One of the hardest anti-racist concepts for me to grasp is that there is no difference in groups of people. So, if there is a difference by race (i.e., racial achievement gap or mass incarceration), the reason is because of racist policies and not because of the moral or behavioral flaws of a group of people.

My whole life, the message, from everyone: Blacks, Whites, rich, poor, is that there is something morally wrong with young Black men who commit a crime and go to jail. I’ve memorized and internalized the “super predator” myth and its causes to moral failings.

Here are a few racist myths that I have internalized:

1)Black boys are out of control and commit crimes because there are not Black fathers present.

2) Black people don’t read and think it’s “uncool” to be good at school. That’s why there is a racial academic gap.

3) Hip Hop music glorifies danger, and that is why there are so many Black boys in gangs and sell drugs. That is why there are so many Black boys in the criminal justice system.

4) If Black boys didn’t wear sagging pants, then the police wouldn’t bother them. If Black boys dressed respectable, in suits and ties, then the police won’t harass them, and they will do better in school and go to college.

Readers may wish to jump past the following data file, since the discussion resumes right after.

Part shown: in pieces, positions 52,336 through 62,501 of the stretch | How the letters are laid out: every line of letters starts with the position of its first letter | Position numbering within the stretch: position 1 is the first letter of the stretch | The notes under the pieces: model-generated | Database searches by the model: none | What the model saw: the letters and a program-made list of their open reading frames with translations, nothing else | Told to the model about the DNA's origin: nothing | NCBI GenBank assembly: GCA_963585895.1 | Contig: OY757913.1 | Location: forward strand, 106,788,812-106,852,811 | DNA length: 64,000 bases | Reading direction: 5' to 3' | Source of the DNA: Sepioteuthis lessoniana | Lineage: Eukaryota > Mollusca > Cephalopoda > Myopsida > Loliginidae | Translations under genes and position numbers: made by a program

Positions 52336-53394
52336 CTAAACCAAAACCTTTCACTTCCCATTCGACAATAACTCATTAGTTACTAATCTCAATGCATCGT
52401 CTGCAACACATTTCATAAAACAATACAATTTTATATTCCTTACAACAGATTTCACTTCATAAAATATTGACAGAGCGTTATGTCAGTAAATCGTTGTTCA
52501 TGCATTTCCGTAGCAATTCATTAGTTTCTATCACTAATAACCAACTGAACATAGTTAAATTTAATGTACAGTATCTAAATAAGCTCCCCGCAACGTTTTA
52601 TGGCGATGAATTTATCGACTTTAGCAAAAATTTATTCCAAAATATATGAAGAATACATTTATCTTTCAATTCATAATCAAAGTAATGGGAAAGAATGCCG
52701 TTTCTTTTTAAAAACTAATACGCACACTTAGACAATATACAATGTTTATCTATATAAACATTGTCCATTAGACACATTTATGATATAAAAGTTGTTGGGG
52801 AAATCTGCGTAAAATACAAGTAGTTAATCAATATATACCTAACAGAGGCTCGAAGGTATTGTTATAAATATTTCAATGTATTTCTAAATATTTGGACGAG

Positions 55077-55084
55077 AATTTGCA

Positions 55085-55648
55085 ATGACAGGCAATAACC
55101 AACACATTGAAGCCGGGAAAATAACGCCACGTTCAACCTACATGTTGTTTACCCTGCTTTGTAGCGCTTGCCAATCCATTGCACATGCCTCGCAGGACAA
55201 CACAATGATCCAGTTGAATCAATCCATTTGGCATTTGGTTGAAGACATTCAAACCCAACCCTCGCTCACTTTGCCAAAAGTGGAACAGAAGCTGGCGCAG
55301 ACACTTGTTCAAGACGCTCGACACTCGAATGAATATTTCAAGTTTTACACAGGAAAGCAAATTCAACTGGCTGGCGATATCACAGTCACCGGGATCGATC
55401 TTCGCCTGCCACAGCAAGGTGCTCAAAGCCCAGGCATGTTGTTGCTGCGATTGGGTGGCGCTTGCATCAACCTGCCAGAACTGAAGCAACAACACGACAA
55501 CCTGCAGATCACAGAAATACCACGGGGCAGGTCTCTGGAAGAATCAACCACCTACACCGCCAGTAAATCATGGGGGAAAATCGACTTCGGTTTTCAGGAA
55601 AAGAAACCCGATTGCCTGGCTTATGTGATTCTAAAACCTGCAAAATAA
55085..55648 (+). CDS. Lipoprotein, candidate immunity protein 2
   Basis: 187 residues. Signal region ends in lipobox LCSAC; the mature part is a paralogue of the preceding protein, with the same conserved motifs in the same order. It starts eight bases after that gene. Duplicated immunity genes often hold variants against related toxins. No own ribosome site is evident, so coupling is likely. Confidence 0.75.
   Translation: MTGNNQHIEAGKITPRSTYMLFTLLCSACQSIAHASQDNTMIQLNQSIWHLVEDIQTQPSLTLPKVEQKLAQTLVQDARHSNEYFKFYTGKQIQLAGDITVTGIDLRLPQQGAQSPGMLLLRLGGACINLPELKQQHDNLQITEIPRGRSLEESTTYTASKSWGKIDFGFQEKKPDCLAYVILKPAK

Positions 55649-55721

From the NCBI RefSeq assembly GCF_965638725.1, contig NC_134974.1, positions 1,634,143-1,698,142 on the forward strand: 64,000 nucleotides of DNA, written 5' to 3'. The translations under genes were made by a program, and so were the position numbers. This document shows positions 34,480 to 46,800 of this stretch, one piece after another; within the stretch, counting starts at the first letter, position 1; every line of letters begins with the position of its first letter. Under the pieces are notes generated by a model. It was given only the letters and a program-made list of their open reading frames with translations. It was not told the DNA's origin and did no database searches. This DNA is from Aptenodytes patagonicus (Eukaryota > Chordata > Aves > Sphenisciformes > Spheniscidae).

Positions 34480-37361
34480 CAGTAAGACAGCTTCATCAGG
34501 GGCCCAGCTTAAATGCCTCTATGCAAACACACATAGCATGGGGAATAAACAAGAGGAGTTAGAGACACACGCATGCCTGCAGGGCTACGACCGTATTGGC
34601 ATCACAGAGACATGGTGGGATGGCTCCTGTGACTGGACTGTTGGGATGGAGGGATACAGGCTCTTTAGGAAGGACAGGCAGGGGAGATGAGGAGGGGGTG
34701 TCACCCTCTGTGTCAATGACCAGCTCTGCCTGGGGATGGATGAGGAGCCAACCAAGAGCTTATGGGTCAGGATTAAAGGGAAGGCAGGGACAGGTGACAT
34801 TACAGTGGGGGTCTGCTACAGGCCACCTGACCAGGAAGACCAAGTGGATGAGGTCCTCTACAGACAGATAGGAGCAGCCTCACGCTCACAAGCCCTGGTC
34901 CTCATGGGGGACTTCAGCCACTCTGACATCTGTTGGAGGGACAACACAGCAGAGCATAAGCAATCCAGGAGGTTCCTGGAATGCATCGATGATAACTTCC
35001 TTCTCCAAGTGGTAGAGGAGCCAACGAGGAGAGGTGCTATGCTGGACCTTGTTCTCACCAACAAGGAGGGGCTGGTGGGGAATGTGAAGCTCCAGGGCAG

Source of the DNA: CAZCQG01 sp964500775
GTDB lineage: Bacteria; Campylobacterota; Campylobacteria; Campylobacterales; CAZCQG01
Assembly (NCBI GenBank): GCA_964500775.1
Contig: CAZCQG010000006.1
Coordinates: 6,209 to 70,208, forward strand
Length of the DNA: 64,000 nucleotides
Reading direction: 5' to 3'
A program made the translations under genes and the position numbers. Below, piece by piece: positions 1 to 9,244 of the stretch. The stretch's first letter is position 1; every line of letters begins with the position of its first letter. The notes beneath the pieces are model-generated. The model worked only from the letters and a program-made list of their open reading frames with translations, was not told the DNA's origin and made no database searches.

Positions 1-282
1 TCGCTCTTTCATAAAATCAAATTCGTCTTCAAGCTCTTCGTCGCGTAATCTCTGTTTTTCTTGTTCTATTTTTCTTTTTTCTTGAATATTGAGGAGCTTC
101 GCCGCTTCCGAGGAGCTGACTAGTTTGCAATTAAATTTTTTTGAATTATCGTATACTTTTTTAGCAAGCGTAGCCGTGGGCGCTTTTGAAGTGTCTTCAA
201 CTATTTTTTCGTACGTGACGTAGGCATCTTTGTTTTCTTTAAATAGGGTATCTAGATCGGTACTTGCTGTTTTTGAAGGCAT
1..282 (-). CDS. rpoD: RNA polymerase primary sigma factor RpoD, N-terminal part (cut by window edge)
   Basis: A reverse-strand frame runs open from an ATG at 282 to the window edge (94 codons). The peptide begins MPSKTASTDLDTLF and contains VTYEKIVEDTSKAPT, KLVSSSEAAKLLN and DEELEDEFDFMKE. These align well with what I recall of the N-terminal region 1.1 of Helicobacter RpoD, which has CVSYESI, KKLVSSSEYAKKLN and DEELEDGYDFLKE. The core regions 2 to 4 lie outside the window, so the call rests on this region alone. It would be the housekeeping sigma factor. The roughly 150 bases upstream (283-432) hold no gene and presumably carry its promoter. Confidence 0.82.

The list is endless, and the main folks saying these things are Black leaders, including President Obama and preachers!

In fact, Chicago, nor any other “inner-city (us)American” city, is in the top 10 in crime or gun crimes internationally. Facebook, this is a hard concept for me to accept. No matter who much proof there is to the contrary, I still believe Black males are “morally deficient.” If we fixed the behavior and morality, we would get racial inequality (poverty, education, and mass incarceration.) And even though I know this lie, that “Black males are more morally bankrupt and more dangerous than other races or ethnicities” is racist propaganda, created intentionally by racist folks who want to maintain this capitalist system and exploit the poor, I still believe it! Despite the overwhelming facts that prove that racist policies create inequity in crime, I still struggle to reject the “super-predator myth.”

BLAGH! Ending racism is going to be hard AF!

2 thoughts on “Confession: I Struggle With Internalized Racism”

  1. Wow. Such needed transparency into the inner workings and sources of our internalized thoughts. So much work needs to be done here! Thank you!!!!

  2. And this list has been fed to white people, too. “That’s why I don’t want ‘those people’ to…live in my neighborhood, go to my kids’ school, work in my company, etc. and why many white women (myself included) have to fight a visceral fear when we see a young Black man approaching on the sidewalk.So much work to do.

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